Over the ensuing months I travelled around the country, meeting nine further fighters who fulfilled a similar role. Another who intrigued me was a South African lightweight living in south London, called Bheki Moyo. We met in a local pub.
On the surface Moyo’s most striking characteristic was his record: 67 losses and two draws from 69 bouts. Even by journeyman standards, having no wins at all was unusual. Most away corner boxers got the occasional ‘W’, to avoid negative attention from the Board of Control.
He sighed when I brought it up. “I didn’t understand the business at all.” He said in his lilting accent. “And it’s really a business, not a sport. They put me in the away corner. I accepted it because I didn’t know what it meant. In several fights I thought I clearly won, was even hurting the other guy, but not getting the decision.”
As a naive young fighter, Moyo had encountered the other journeyman quandary. In a system ruled by money, referees are also booked and paid by the promoter. Like everyone else, they understand the power structure and a ref who habitually awards decisions to the away corner will find himself unpopular. This means that for journeymen, opening up and risking injury – trying to win – is often pointless.
Just like Greaves, Moyo grew up fighting. “As a kid I loved boxing,” he said. “I thought it was glorious.” Then his expression changed. “Now I don’t. Here we are as a species, humankind. We have evolved with an organ that makes us unique, our brains. Why do we see glory in a sport that aims to damage the brain? What is the aim?”
It was a little shocking. I had a never heard a boxer speak like that before.
“Most of the crowd,” he went on, “they don’t appreciate what they’re seeing. They just want blood, they want to see brain damage, because that’s what a knockout is.” He shook his head. “I can no longer support a sport like this.”
Moyo told me he was studying a law degree and spoke at length about global inequalities and the environment. He was excited by the Occupy protests taking place around the world. At the same time, however, I noticed how his hands shook as he raised his glass.
Moyo boxed on for another year after our first meeting, to cover living expenses while finishing his course. He clocked up 75 bouts in all. We met several more times and interacted online. He was anxious about his studies (despite doing well), struggled with exam pressure and talked a lot about depression. The state of the world distressed him while he also pondered the neurological damage he may have sustained through boxing.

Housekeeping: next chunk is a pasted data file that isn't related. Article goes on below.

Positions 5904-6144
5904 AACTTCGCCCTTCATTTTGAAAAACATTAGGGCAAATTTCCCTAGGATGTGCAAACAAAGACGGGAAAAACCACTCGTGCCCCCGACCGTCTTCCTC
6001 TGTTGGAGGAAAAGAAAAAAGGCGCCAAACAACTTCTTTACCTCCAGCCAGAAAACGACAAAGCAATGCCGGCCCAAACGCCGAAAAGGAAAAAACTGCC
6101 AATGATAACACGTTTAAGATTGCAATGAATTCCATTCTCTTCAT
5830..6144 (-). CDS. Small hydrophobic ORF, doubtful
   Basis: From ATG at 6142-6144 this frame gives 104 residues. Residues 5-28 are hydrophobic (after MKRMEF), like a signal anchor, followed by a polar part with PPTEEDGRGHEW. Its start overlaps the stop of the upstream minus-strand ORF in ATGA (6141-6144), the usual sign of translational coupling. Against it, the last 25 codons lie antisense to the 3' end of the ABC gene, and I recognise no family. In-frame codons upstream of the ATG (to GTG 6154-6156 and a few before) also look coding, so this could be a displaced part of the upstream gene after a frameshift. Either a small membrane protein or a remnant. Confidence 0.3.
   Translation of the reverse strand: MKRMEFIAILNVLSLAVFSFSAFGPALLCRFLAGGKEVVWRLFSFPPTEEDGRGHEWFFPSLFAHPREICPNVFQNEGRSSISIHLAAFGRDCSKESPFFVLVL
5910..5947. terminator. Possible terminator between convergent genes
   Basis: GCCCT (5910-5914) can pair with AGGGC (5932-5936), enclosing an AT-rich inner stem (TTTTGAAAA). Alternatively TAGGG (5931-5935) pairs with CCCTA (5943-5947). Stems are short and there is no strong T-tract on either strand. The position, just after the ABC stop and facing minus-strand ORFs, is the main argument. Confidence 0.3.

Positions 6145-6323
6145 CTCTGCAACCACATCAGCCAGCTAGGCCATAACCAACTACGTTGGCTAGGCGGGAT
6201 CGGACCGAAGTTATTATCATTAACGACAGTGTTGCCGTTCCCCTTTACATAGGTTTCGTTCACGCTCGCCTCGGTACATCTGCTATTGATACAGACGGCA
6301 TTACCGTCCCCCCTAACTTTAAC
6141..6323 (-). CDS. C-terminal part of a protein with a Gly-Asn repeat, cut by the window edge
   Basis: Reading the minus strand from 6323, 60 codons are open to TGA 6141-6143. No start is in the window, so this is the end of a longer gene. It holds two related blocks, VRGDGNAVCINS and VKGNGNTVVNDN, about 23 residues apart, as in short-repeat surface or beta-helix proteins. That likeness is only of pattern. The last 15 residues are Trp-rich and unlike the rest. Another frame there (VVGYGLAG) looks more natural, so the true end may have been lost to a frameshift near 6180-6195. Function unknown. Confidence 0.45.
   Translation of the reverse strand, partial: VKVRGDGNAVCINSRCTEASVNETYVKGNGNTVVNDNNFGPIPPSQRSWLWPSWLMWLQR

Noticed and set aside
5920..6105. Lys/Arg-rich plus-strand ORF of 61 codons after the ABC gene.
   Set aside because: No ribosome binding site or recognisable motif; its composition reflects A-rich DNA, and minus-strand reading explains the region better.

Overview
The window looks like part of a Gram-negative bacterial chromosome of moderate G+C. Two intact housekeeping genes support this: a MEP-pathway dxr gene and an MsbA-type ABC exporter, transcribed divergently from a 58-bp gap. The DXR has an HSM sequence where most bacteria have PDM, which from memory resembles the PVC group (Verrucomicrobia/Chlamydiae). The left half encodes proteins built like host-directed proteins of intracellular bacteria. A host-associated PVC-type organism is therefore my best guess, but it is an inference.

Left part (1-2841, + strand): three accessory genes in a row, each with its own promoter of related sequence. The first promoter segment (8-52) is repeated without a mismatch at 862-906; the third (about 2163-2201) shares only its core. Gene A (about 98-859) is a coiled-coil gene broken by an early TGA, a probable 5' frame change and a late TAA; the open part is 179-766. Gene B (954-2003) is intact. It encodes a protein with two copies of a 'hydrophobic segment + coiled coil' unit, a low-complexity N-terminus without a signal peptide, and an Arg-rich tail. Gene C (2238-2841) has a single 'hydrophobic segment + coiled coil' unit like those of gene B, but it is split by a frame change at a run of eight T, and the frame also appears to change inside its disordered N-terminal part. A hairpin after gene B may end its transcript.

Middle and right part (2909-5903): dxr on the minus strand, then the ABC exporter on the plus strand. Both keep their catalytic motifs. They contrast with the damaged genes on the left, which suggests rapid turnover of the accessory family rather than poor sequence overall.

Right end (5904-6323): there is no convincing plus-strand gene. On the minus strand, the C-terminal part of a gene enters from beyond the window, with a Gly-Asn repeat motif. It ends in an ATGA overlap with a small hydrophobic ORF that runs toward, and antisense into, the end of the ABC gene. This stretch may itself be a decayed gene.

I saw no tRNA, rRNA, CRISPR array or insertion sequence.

As time went by, all ten fighters that I met that year retired from the ring. Some like Johnny Greaves or Nuneaton’s Kristian Laight, who boxed a staggering 300 contests (12 wins), seemed relatively unscathed, but not all were so fortunate. One suffered an anomaly on a brain scan. At least two had unclear speech. Others spoke of memory loss. Nearly all seemed disappointed with their careers. Five grand a month or so is decent going, but once it was over, many journeymen seemed haunted by thoughts of ‘what if?’
The quid pro quo of earning four figures a week was to give up the things that lie at the heart of athletic competition: hope, ambition, the anticipation and joy of victory. For them, boxing had only been a job.
“If I’d chosen the other way, got off the booze and fags, who knows?” Greaves told me, eyes full of sudden sporting pride. “I went in with three world champions and about ten British champions and I never finished a fight on my pants. That tells you something.”
Sheffield’s Daniel Thorpe (113 defeats) agreed. “The money’s great as a journeyman,” he said, “but it can be tough mentally.”
I spent many nights thinking about that dichotomy and how it reflects so much about sport in the modern world – money, or passion? Then in March 2017, Bheki Moyo posted a message on Facebook. ‘I see a world heading in
the wrong direction…I have to sleep now. I love you all.’
The police found his body in a park later that night. Local news reported problems with the home office, even a possible deportation, but no-one really knew what made him do it.
Choosing to lose
I still often think of Bheki Moyo, the pro who never won a fight. I remember his eloquence, his unique take on the sport he once loved, all his talk of injustice, and those slightly shaky hands.
The conversation around mental health in boxing has grown in recent years. Even fighters with solid defences, who avoid serious injury, will suffer multiple ‘sub-concussive traumas’ and these can have a creeping effect. As research develops, it is natural that the spotlight will fall on those who box often and over long periods of time.
While this process evolves, it might be nice if more fans appreciated what journeyman do, along with the incredible physical and mental pressures it entails. Perhaps if they did, they wouldn’t be so harsh.
When I think back to the journeymen I met, the choices they had to make, the stresses they faced and all the contempt they endured, I have nothing but respect for them.
They perform probably the most gruelling role in professional sport.